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Nine states break with Bush on greenhouse gases


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Thursday, August 25, 2005; Posted: 9:49 a.m. EDT (13:49 GMT)

NEW YORK (Reuters) -- Nine northeastern U.S. states are working on a plan to cap and then reduce the level of greenhouse gas emissions from power plants, the first U.S. deal of its kind and one which would see the region breaking with President George W. Bush who refused to sign the Kyoto Protocol

The move comes as California, Washington and Oregon are considering a similar pact -- a dynamic environmentalists say could pressure the federal government to adopt a national law. Bush refused to sign the Kyoto Protocol, the greenhouse gas reduction plan adopted by more than 150 countries.

Under the plan being worked on, New York, New Jersey, Connecticut, Delaware, Maine, Massachusetts, New Hampshire, Rhode Island and Vermont would cap carbon dioxide emissions at 150 million tons a year -- roughly equal to the average emissions in the highest three years between 2000 and 2004.

Starting in 2015, the cap would be lowered, and emissions would be cut by 10 percent in 2020.

Each state legislature would have to approve the caps, said Dennis Schain, a spokesman for Connecticut's Department of Environmental Protection.

"This is a process that would be an agreement among states and to really implement it and have a firm commitment, the states will each have to approve legislation and regulations to meet these conditions," he told Reuters.

The draft is being circulated among industries, power companies and environmental groups for feedback, he said. The group hopes to reach a final agreement in September.

Phil Cherry, policy director at Delaware's Department of Natural Resources, also confirmed details of the pact.

Many scientists believe carbon dioxide and other greenhouse gases cause global warming that is affecting coastal areas, icebergs and wildlife. Around 40 percent of U.S. carbon dioxide emissions come from fossil fuel power plants.

The United States is the world's largest emitter of carbon dioxide. The Bush administration wants cuts to be voluntary and resists mandatory measures it says would hurt economic growth.

Many international leaders have criticized Bush's refusal to sign Kyoto, which is meant as a first step toward braking a rise in global temperatures from a build-up of gases from fossil fuels emitted by power plants, factories and cars.

In the absence of national control on emissions, Schain said: "This seems to be the appropriate course of action."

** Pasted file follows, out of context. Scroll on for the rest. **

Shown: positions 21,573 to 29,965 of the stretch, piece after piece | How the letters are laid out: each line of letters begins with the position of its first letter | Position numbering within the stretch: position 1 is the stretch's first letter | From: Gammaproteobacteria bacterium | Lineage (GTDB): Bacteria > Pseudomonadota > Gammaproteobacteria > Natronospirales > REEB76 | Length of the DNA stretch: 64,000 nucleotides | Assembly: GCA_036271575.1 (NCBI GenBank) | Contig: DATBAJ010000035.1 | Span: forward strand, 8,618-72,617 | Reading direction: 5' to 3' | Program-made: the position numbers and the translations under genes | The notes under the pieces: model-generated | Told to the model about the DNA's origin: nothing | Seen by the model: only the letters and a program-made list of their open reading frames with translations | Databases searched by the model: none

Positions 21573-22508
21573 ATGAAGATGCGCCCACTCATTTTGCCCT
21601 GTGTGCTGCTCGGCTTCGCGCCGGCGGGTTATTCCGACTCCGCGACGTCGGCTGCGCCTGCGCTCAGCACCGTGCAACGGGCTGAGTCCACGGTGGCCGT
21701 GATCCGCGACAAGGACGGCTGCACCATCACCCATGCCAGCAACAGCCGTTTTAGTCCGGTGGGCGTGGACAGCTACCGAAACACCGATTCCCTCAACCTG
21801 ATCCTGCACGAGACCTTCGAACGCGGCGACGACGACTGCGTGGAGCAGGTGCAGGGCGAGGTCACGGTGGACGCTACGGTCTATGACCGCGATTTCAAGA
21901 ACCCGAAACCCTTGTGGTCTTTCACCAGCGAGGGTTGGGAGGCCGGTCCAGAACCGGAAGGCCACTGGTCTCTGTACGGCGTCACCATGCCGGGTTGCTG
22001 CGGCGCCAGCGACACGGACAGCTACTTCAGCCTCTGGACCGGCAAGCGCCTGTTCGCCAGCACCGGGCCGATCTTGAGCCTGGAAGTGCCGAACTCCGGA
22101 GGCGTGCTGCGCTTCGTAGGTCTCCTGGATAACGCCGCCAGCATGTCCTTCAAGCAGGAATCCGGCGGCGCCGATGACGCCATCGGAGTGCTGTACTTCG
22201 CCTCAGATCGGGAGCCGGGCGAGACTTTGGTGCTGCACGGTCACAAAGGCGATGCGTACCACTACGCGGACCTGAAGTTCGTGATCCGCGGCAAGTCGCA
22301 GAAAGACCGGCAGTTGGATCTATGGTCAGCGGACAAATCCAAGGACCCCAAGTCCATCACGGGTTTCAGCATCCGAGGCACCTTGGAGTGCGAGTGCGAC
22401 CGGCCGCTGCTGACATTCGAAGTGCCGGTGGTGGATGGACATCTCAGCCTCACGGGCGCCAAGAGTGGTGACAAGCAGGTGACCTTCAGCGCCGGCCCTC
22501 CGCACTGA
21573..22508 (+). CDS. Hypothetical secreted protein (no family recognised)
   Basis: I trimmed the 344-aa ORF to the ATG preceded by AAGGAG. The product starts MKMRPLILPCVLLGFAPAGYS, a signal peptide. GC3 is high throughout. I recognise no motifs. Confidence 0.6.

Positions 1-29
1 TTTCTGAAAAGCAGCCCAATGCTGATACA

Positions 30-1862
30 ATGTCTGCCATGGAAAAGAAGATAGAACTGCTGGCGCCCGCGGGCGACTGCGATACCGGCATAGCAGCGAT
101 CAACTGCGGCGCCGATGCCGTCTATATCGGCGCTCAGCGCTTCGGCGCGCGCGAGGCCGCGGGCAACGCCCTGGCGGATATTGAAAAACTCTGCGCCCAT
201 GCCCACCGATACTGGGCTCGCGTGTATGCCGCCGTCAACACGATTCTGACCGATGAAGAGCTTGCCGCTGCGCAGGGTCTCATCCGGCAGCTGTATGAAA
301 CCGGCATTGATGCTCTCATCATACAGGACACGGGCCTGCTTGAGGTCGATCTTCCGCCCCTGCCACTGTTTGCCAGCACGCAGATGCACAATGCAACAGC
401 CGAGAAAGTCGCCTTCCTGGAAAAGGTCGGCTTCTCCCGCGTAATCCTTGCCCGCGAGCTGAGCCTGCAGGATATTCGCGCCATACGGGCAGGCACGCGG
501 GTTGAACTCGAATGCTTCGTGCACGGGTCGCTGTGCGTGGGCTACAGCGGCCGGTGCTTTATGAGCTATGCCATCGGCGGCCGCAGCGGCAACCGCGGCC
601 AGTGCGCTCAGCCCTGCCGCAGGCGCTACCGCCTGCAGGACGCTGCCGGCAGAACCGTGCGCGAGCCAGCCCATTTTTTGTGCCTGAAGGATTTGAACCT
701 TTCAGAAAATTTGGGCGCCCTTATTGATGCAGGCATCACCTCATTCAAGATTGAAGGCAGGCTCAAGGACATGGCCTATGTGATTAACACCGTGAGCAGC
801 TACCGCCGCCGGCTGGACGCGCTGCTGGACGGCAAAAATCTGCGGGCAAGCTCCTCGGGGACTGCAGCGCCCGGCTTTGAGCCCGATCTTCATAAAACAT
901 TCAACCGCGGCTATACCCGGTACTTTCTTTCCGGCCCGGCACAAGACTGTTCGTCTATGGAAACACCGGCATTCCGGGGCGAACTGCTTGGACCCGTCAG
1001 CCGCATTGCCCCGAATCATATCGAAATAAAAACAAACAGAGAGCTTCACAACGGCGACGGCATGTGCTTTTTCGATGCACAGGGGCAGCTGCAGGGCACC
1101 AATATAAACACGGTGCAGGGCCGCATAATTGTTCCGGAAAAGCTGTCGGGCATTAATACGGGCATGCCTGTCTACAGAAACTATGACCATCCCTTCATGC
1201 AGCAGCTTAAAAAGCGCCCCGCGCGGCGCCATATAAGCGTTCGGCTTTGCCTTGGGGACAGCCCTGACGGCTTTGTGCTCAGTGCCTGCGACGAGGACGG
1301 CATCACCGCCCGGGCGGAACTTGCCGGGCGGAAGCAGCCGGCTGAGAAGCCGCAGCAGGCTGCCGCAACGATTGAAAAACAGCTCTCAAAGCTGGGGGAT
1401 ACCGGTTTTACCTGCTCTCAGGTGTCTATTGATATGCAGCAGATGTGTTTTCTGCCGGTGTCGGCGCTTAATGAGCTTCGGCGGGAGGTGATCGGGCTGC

The so-called Regional Greenhouse Gas Initiative would explore a market-driven cap-and-trade system where businesses must trim emissions under set limits or buy credits from companies that have complied with the limits.

Environmentalists praised the proposed plan.

"It moves the United States further toward doing something about the problem," said Kert Davies of Greenpeace in Washington, D.C. "That eventually allows us back into the global solving of this problem."

The deal was brokered by New York Republican Gov. George Pataki, who is weighing a White House run in 2008.

Pataki spokesman Andrew Rush said no final deal had been reached but, "We've made a lot of progress and we look forward to reaching a final agreement."

Political experts note such a plan brings Pataki national attention. "This is another clear signal that George Pataki is positioning himself on the national stage to run for president," political strategist Hank Sheinkopf said.

A regional emissions control program would likely cause higher energy prices for power company customers in the Northeast, but Delaware's Cherry said the states had not yet decided on a method to combat rising costs.

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The United States is the world's largest emitter of carbon dioxide. The Bush administration wants cuts to be voluntary and resists mandatory measures it says would hurt economic growth.

There's that good ol' "economic growth" line again. Sheesh! How large can you grow until you're too big for your britches? Mr. Bush?

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The whole "It'll limit economic growth!" argument misses one important aspect: requiring more environmentally-friendly systems can also stimulate the economy, by promoting development of newer, more efficient, systems. The only downside is the inertia inherent in the establishment, because the newer systems will be developed by new companies (and new economies*), and the existing ones will be hurt by it.



* Witness the growth of the Japanese auto industry in the early 1970s, which came at the expense of the American auto industry, which was slow to move to production of more fuel-efficient cars.

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